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Was Pippo the Fool really Pippo the Genius?
The Cathedral of Santa Maria del Fiore in Florence was a marvel of art, architecture, and engineering. But it lacked a finishing ornament, a crown--a dome! The city fathers had a solution: to invite the finest masters to compete for the chance to design a dome. The rumors of this contest reached the ears of Filippo Brunelleschi, better known in Florence as Pippo the Fool. As soon as he heard about the contest, Pippo knew it was the chance he had been waiting for. "If I can win the contest, I will finally lose that nickname once and for all!"
This book tells the story of the construction of an architectural masterpiece--Brunelleschi's Dome. Tracey E. Fern depicts Pippo's prickly personality with humor and warmth, and Pau Estrada's richly detailed illustrations bring Renaissance Florence to life. An excellent way to introduce kids to an important moment in Western engineering and history.
About the Author
Tracey E. Fern writes for various magazines and is the author of children's historical books including, BUFFALO MUSIC (Clarion), DARE THE WIND (FSG), and W IS FOR WEBSTER (Melanie Kroupa Books). She lives in West Newton, Massachusetts.
♦ With a great deal of charm and buttressed by understated humor, Fern tells a fictionalized story of Renaissance architect and engineer Filippo Brunellischi and his most magnificent work, the dome of the Cathedral of Florence. When word comes out of a contest to determine who will design the dome, Pippo, a goldsmith known for his beautiful but useless oddities, is determined to win and shed his unwanted nickname. The judges decide upon his visionary design but also decree that he must work in concert with his chief rival and primary heckler, Lorenzo. Pippo is dismayed at the prospect of doing all the work and only receiving half the glory, but his determination to see his plan through to fruition wins out. Throughout, Estrada's timeless art highlights Florence's orange-roofed architecture and colorfully attired citizens. Readers won't realize just how massive a project constructing the dome really was until they arrive at the scale-shifting detail of tiny workers, scaffolds, and cranes, a scene like something from David Macaulay's The Way Things Work (1988). Although the primary drama between Pippo and Lorenzo is played out with grade-school churlishness, it offers a handy morality lesson: take joy in one's accomplishments rather than the accolades to which they might lead. An afterword fleshes out some of the historical and engineering details of the dome for those inquisitive about the Renaissance.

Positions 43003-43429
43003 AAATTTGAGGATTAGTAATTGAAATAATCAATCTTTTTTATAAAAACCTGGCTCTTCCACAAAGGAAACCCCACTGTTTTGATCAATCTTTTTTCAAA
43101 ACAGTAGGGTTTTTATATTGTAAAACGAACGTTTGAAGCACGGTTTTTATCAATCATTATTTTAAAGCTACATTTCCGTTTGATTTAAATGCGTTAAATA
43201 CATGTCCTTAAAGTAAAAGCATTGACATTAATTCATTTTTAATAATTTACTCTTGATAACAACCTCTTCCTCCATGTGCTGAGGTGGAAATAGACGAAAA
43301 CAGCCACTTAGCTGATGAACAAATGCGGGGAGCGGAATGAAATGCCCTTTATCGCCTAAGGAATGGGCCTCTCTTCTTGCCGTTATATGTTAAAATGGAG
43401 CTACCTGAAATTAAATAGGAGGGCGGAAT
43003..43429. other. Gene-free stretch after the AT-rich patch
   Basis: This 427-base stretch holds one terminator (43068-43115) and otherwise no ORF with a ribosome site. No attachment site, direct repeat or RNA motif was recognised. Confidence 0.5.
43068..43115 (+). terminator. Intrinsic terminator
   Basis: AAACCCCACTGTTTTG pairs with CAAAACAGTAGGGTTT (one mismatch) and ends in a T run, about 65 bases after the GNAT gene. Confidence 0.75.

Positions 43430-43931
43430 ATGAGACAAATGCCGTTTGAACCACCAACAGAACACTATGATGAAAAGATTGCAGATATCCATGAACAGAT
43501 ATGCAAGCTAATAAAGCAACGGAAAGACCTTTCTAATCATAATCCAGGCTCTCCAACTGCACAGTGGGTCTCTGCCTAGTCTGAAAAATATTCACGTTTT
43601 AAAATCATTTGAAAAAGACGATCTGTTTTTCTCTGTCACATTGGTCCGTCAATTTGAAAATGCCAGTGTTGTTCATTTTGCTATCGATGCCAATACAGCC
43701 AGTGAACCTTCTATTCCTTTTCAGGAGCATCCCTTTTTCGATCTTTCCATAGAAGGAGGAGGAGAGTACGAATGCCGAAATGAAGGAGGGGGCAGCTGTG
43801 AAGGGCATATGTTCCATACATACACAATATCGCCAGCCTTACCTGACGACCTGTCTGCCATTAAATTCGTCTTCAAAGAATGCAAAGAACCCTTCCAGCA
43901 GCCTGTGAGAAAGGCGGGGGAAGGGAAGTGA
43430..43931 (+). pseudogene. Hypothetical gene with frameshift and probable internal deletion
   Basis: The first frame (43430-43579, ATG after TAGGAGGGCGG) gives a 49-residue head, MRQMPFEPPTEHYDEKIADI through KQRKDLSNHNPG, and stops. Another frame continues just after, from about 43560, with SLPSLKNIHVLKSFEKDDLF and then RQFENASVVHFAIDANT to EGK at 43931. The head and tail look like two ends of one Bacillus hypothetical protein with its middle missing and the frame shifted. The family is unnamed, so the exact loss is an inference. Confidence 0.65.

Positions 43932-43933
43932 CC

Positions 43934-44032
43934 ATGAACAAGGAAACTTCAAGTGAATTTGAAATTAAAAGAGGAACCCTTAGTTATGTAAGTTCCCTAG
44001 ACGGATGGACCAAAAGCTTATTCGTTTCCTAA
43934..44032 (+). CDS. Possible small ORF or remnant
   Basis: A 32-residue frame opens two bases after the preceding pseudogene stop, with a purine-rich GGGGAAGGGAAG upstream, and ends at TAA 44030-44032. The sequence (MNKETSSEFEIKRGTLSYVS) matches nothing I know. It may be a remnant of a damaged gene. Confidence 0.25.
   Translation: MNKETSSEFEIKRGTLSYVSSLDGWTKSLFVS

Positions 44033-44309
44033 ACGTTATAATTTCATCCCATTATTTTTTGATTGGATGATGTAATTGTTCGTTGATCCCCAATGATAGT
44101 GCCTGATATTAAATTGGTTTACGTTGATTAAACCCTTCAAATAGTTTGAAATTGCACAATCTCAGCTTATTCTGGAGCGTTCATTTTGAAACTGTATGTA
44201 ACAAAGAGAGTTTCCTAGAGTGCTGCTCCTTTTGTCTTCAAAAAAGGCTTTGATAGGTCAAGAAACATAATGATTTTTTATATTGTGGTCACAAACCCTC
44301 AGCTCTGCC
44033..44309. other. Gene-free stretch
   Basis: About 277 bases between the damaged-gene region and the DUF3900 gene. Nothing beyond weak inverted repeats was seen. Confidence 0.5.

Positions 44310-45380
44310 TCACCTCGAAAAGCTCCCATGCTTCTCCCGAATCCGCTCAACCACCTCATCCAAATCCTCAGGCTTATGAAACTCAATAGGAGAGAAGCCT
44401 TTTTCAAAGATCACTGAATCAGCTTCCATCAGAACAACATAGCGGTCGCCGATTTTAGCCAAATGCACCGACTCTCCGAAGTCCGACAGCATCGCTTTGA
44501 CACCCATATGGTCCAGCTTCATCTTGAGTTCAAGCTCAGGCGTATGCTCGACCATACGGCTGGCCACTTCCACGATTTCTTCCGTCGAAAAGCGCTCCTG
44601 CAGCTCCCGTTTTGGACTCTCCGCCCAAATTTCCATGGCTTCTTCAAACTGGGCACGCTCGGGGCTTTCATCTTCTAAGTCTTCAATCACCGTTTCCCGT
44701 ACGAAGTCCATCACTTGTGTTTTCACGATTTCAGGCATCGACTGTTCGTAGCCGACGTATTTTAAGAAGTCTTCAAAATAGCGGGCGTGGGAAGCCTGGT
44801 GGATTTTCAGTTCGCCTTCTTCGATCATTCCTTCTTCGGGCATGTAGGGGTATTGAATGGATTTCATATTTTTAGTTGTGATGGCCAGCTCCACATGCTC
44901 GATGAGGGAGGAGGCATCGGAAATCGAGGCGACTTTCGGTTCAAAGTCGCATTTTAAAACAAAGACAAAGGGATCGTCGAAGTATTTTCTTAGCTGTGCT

—Booklist, starred review
♦ A slice of history is served a la Florentine for the delectation of curious minds in this revealing portrait of genius Filippo Brunelleschi. Determined and stubborn, he vies with a more physically and cosmetically advantaged rival in a competition to select the designer and builder of a dome to grace Renaissance Florence's grand cathedral. Estrada's excellent watercolor and gouache illustrations detail 1400s Florence perfectly, from costumes to workshops to construction sites to the soaring towers projecting above the red rooftops crammed inside the city walls. Fern's humorous text brings Pippo's crabby persona to cranky life as he ponders, sketches, schemes, calculates, and competes his way to a glorious completed dome and lasting fame. Extended author's and illustrator's notes answer questions that may be raised by the simple text, and a short list of resources (adult materials) is appended. This neat blend of fact and fiction is asa seamlessly constructed as the intricate brickwork of the dome on the Duomo.